Angelina Calderon

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My background includes strong experience growing businesses by driving partnerships and delivering innovative solutions. I’m a focused leader with technical literacy and strong process development skills. Successful with team growth, project ownership, and tight deadlines.

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I identify business partners for location technology to accelerate product development and maximize efficiency.

Day of The Shirt

I contribute to product development, support customers and analyze data for product research for our website and mobile app.


I perform in the San Francisco Symphony Chorus and have experience teaching singing and choral music. Get in touch with me for my performance resume or to request a voice lesson.

January break

I was able to take a break after leaving Mapbox and am starting a new role very soon. Here’s a look back at how I’ve spent January 2019:

  • Rearranged our storage closet
  • Lunched with friends at some of my favorite SF spots. Nopalito, Underdogs Too, The Grove, Barcha, The Snug, more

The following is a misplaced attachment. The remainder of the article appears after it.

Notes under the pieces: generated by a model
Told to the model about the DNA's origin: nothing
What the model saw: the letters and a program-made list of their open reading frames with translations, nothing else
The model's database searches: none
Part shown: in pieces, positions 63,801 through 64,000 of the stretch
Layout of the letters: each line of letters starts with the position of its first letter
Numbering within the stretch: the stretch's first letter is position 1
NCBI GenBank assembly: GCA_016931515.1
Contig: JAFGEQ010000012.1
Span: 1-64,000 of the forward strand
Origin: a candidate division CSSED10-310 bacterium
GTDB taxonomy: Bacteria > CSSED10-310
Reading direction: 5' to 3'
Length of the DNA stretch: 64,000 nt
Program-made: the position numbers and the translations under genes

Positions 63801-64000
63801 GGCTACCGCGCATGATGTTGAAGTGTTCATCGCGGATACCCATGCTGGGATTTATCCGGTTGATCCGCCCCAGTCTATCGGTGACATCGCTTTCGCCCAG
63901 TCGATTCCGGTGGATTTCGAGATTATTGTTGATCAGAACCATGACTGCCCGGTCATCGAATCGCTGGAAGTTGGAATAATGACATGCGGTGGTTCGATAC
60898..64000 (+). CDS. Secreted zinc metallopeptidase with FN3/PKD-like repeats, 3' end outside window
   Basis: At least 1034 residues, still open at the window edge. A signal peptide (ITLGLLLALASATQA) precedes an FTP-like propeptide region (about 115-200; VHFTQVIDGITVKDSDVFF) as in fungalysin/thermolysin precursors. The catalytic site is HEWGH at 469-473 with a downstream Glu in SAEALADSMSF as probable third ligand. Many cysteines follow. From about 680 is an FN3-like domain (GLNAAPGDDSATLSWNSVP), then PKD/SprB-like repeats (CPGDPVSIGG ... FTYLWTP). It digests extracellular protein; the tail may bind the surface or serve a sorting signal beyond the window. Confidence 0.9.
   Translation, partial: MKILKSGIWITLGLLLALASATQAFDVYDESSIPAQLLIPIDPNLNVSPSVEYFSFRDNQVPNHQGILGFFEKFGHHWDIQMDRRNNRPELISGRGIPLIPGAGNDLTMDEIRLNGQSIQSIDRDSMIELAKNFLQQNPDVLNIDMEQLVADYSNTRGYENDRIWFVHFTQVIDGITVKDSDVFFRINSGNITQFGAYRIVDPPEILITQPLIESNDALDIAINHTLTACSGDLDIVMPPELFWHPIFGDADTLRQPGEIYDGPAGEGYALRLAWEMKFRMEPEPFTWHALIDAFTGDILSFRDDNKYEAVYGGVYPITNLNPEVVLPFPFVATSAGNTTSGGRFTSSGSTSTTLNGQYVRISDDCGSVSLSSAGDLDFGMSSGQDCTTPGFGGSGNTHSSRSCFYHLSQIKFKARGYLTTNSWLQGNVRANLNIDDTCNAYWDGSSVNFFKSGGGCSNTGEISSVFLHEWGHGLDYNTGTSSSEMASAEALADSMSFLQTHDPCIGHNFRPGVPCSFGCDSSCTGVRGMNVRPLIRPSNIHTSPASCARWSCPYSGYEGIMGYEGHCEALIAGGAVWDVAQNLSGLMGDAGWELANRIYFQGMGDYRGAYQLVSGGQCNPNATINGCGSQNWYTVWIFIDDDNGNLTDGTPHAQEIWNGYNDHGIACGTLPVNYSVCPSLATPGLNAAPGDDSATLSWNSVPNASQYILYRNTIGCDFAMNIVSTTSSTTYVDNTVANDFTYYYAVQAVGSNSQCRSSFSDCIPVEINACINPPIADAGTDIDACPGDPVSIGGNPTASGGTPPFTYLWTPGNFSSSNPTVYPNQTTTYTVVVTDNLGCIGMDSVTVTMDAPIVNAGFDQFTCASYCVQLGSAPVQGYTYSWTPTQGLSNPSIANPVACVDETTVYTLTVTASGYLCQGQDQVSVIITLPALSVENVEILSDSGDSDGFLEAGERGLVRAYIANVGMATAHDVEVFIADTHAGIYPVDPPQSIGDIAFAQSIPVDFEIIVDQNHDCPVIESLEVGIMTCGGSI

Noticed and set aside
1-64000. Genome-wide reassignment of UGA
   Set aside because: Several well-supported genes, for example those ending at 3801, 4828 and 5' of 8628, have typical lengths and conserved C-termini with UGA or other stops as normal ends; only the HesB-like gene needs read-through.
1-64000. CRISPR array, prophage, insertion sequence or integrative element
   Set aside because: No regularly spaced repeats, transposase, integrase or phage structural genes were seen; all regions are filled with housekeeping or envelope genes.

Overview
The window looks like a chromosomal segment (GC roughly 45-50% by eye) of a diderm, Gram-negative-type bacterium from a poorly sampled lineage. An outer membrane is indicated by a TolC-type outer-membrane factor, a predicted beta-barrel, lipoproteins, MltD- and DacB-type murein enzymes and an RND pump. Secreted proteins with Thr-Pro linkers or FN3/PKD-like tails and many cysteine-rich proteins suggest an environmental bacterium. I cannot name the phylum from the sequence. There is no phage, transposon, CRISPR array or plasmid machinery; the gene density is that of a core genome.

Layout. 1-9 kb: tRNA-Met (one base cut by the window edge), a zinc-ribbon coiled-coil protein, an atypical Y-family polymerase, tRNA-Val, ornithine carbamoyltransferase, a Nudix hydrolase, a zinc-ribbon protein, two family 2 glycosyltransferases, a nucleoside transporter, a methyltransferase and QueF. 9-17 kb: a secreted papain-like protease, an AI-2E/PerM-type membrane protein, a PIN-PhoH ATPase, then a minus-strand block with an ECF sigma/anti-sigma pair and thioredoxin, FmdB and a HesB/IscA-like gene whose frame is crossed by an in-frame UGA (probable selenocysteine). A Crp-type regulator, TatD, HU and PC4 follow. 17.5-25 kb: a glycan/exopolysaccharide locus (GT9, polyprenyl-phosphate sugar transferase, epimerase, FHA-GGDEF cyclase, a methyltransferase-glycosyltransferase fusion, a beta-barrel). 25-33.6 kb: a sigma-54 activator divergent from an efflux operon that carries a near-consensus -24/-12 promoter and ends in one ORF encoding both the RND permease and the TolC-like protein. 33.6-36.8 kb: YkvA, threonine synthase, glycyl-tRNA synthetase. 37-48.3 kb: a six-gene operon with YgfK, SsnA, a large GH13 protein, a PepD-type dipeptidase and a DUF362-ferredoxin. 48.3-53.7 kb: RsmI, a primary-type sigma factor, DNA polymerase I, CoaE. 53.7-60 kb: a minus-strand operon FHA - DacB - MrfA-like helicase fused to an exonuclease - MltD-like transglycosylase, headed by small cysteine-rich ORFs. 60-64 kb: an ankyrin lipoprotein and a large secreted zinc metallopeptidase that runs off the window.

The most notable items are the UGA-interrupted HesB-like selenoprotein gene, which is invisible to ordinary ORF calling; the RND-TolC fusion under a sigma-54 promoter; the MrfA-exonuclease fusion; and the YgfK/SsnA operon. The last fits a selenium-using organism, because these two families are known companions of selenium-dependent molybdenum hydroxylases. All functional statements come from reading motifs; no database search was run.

• Wrote a few blogposts
  • Watched the fish at Cal Academy
  • Celebrated my dad’s birthday with my parents in Wisconsin
  • Swam and rowed in some wild winter water
  • Helped hire a new food pantry leader at church
  • Made so many dumplings
  • Baked Flour banana bread, cheesecake, quiche
  • Read A Year Off, China Rich Girlfriend, Devils Teeth, Shark Drunk
  • Got a massage
  • Visited SFMOMA – highlights are the Vija Celmins and The Sea Ranch exhibitions
  • Attended 4 yoga classes
  • Took one of the cats to the vet
  • Interviewed with some terrific teams – these conversations give me hope for an improving culture of communication in the tech industry
  • Saw Mary Poppins live at SF Symphony
  • Met some good dogs at a dog show

Launch and recovery